Home Forums Gear Are Baofeng/Pofung radios any good?

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    Jerome Daoust
    General Member

    To help people with an upcoming radio purchasing decision, I am copying over my posting/review from PG Forum >  Baofeng 2m radio

    I have had a positive experience with the Baofeng/Pofung radios I purchased for my school, using a set 5 including these models: UV-B5, UV-5R and one BF-F8HP for transmitting at higher output to students.
    Their weakest point is the base of the antennas, which can break when the antenna is snagged by a riser or arm and over-bent. But the same happened on a much more expensive Yaesu VX-6R I was using before. I purchased a set of 10 antennas for $12, so replacing them is a non-issue (only did a few times over 7 years).
    Other than the antennas, I have been impressed by their tolerance to the physical abuse dispensed by the students.
    Also their user manual isn’t great, but otherwise easy to set up, and have a somewhat intuitive menu.
    Batteries have faired well, and I have had more issues with my Yaesu VX-6R needing a replacement.
    With the BF-F8HP I use to transmit to students, I sometimes feel the battery get hot if transmitting for extended periods, but it has not caused a malfunction.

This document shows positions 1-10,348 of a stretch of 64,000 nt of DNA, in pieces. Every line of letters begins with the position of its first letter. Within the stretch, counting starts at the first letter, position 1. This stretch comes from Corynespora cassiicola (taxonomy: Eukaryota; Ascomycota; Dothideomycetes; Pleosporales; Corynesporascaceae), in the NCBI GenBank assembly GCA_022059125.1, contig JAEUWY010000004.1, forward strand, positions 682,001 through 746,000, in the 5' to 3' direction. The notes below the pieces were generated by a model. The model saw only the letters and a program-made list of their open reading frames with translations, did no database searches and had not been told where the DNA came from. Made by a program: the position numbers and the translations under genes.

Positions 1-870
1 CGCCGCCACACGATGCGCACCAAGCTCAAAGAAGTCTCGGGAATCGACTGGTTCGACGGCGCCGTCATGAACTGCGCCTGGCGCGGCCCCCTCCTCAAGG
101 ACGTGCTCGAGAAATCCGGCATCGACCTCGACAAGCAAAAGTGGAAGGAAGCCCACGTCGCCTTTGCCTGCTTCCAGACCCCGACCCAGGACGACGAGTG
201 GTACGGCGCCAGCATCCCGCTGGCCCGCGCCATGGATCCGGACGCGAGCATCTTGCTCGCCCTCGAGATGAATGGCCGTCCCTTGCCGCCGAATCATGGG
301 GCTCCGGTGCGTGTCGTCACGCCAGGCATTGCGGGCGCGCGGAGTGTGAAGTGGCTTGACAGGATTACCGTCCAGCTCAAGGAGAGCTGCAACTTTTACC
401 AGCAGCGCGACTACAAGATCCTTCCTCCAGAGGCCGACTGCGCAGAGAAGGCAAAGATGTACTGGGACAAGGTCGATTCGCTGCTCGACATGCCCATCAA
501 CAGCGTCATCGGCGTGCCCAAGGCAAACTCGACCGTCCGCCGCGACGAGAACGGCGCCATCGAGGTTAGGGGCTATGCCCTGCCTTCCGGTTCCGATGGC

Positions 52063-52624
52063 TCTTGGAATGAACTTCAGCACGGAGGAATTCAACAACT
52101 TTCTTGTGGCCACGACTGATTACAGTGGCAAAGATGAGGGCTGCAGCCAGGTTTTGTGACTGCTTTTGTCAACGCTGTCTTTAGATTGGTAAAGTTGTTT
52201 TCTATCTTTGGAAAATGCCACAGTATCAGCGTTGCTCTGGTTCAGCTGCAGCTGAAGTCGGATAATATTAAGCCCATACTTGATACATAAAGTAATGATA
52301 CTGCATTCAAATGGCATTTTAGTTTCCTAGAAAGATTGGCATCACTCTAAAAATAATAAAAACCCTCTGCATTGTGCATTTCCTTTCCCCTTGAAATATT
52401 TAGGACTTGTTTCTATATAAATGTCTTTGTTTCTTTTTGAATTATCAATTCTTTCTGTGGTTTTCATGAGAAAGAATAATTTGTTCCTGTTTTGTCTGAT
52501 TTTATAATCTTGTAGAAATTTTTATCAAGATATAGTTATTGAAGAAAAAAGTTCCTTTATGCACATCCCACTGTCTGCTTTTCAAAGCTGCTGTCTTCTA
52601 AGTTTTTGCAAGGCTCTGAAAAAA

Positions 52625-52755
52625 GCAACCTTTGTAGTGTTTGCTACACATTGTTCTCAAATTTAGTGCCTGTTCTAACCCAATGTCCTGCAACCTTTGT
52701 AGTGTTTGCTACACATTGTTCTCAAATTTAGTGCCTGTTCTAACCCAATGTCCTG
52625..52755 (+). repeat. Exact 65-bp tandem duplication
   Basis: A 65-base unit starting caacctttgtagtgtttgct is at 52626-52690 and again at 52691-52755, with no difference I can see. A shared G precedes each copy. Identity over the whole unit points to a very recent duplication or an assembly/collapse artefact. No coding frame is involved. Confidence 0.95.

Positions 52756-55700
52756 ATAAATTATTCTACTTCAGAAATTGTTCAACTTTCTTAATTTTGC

One downside I see for using the Baofeng VS a Yaesu, is that for charging the battery I need to separate the radio (or at least the pack) to place it on a charging base, while for my personal Yaesu VX-6R I can leave the radio velcro-ed on the flight deck and charge it from a side connector plug. Not an issue for the student radios, which I easily charge on their bases. I will eventually replace my Yaesu with a Baofeng, and just have an easier (not relying on Velcro) way to release the radio for charging.
    The Baofeng/Pofung have been offering a loud/clear volume for my students to follow instruction in flight.
    A downside common to many other brands, is that it may be easy for the volume knob to turn down the volume (UV-5R better than the older UV-B5), which sometimes happen during setup, which is why I do a volume check prior to each launch attempt.

    Sometimes you only get what you pay for, other times value is disconnected from brand name.

    David Webb
    General Member

    So far, I’ve had good luck with mine. Mine is velcro’d upside down in the top of the zippered back pocket of my harness, with a speaker mic cable running through the hydration line opening and then clipped onto my shoulder strap. For charging, I simply unvelcro it and remove the battery to charge it in its dock (and the radio stays where it is). I leave the radio in my harness and with the antenna tucked under the stretchy pocket in the back, haven’t had any problems with stuff catching on it or stressing the connectors.

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